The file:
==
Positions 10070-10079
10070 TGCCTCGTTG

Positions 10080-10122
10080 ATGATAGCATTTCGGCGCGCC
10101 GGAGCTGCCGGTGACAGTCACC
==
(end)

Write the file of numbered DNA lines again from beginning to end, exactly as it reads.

Positions 10070-10079
10070 TGCCTCGTTG

Positions 10080-10122
10080 ATGATAGCATTTCGGCGCGCC
10101 GGAGCTGCCGGTGACAGTCACC